A New Face in Hope’s Theatre and Dance Costume Shop

This past year, the theatre and dance department said goodbye to their costume shop manager Darlene Veenstra after 22 years. With that being said, there was a new position that needed to be filled and it was filled by Anna Hill.

Past Projects and Education 

Anna Hill is the new costume manager for the theatre department, as well as the new costume designer for the dance department. She is from Saint Paul, Minnesota, and attended Concordia University. Hill started off as an actor but found herself more excited to work on the projects she was creating in the costume and scene shops than on her acting. Hill graduated from Concordia with her self-made undergraduate degree in Theatre Design which she describes as a half theatre and half art major. 

After graduating, Hill spent two years freelancing in the Twin Cities area. She was mostly hired as a scenic builder, doing a type of on-call construction with lots of scenic and lighting projects. She began by designing props during the first bit of her freelancing but quickly moved to costumes. Hill became more involved in designing costumes for dance once she joined the Spring into Dance program at Concordia following her graduation. Through her work of two years on this annual concert of dance shows, Hill realized she “really really liked designing for dance.” 

This design was created for a piece called Critical Mass, performed at Illinois State University in 2016. The white stripes were individually created on each dancer’s costume to emphasize the specific move or motif that that dancer performed. Additionally, the colored patches were hidden in the beginning of the dance and the dancers slowly revealed them as the dance went on changing the world and mood from black and white to full of color. 

The process for designing dance costumes goes like this: 

  1. Hill starts by talking with the choreographer to get a feel for the specific message or theme of the piece. She will also discuss the functionality of the costumes such as what type of shoes they will need or what kind of rolls and jumps require certain flexibility in the fabrics. 
  2. Then, she will listen to the music and attend a rehearsal, taking pictures and videos so that she can more accurately create costumes that fit the mood of the piece as well as the movement. 
  3. While actually making the costumes, Hill will have dancers try on the costumes and will add individuality or alterations as the piece is created. 
  4. Come tech week, she sees how the costumes look onstage with choreography and applies any final alterations that are needed for the functionality or overall look of the costumes. 

While working with Spring into Dance, Hill decided she wanted to do more work in designing and realized she “had a strong desire to become an expert in a category”- costume design. Moreover, Hill attended graduate school at Illinois State University where she graduated with an MFA in Costume Design in 2017. 

During graduate school, she continued moving in the direction of dance design, taking up projects as she was able. After graduating, Hill returned to Minnesota and Concordia University where she worked as the costume designer and manager for five years and returned to work on the Spring into Dance concerts.

A design of Hill’s from Waiting for Godot, directed by Tim McVean. Photo Credit- Lauren B.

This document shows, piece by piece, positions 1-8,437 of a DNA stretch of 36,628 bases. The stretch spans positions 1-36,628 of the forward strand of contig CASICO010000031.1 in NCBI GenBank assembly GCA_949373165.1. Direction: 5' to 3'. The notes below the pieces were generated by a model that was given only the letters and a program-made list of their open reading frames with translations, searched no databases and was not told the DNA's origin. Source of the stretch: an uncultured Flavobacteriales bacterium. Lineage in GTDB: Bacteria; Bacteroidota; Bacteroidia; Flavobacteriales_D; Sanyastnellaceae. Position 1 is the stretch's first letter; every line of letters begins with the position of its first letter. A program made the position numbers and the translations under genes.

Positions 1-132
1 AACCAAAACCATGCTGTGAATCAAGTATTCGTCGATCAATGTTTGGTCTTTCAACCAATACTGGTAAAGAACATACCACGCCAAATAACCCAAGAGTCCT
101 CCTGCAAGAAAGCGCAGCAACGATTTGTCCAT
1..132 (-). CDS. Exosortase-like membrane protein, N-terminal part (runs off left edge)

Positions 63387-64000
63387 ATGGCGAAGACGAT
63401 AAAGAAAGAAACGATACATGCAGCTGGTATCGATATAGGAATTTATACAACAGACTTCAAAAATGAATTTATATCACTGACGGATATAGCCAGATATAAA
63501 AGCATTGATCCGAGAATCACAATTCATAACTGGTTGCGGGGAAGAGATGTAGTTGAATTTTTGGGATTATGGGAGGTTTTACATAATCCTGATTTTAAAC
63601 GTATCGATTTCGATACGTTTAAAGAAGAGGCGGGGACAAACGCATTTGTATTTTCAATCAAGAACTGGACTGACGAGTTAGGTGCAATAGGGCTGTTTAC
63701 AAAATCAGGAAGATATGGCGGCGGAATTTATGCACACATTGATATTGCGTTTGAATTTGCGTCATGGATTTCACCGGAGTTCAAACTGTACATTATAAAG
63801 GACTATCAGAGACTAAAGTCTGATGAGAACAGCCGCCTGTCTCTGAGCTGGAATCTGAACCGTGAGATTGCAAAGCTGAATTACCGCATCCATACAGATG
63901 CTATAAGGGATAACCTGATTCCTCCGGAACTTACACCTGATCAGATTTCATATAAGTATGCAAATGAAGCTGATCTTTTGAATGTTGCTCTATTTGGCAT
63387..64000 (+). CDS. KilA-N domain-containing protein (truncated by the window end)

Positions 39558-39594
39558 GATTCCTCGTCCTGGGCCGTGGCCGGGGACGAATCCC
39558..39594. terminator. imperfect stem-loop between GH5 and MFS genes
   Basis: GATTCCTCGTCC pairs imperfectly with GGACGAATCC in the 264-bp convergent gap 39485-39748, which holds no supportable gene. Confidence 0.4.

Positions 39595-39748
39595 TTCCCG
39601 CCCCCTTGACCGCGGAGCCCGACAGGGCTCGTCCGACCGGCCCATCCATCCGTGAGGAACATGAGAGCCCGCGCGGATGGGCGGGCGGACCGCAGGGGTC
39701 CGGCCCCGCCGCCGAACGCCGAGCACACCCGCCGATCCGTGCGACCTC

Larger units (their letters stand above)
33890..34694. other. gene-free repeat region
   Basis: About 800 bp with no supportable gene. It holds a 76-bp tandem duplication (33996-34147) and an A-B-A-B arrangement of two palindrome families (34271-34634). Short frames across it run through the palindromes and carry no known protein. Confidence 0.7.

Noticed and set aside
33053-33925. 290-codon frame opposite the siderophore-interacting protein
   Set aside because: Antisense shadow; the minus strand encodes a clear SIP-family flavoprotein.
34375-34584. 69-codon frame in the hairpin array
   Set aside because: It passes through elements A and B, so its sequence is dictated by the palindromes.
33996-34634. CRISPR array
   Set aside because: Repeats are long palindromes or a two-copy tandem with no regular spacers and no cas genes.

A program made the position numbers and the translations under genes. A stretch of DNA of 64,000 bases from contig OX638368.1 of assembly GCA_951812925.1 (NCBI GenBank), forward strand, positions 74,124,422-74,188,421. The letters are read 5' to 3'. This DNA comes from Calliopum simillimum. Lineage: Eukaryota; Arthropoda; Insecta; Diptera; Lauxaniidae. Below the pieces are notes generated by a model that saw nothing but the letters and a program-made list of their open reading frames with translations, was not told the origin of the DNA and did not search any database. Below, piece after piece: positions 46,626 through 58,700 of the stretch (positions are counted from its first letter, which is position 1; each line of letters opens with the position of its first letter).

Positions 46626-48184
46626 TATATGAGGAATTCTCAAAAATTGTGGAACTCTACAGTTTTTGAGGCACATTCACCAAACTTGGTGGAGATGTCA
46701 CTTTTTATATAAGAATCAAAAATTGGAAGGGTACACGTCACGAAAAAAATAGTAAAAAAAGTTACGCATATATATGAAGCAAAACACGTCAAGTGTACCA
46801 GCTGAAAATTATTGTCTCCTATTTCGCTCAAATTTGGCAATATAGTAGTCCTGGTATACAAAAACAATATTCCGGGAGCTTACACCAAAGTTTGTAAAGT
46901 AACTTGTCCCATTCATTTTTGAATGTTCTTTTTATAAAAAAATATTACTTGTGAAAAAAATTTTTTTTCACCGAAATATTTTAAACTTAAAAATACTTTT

Onward to Hope 

After five years of working at her alma mater, Hill decided it was time for a change and heard about the open position at Hope College. Around the same time, her husband’s family moved to Saginaw, Michigan, so she was already in Michigan to visit during the time of the interview process. She started to feel like Hope would be a “good spot for the foreseeable future” and that this job “is an opportunity that God is putting before us” that she and her family should pursue.

Costume designing in college is attractive for Hill as she is very passionate about education. Her dad was a teacher, which influenced her life. “Even before I knew theatre was going to be part of my life, I knew education was going to be part of my life,” Hill said. What she enjoys most about being in an education setting is getting to see students discover and figure things out and “making that leap from being frustrated with a sewing machine to really enjoying working on a sewing machine.”

Hill is the costume manager for the theatre department and a designer for the dance department here at Hope. In her previous position at Concordia, she was everything: designer for theatre and dance, a professor, as well costume stock manager. Hill said her position at Hope has been a “really nice shift” for her as she is able to “enter into a place where I’m part of a team and not just the only one doing it.”

Hill says she is both excited and nervous about this school year. She is “really excited to have students here and to start work” and is particularly excited about the number of students who applied for work in the costume department. This has ensured that “we’ll have a nice big team this year.” Hill acknowledged that a larger staff comes with “a lot of work and organization on my end” so she is “nervous to make sure [she is] prepared for everything.” She explained that with seven people working at a time it’s “really great if [she’s] super prepared” but if she’s not, then she could be “wasting seven people’s time.” With that pressure comes the added layer of being new to the school and making sure she knows the department’s capacity, for as she says, “that’s something I’ll have to feel out from week to week and learn fast.”

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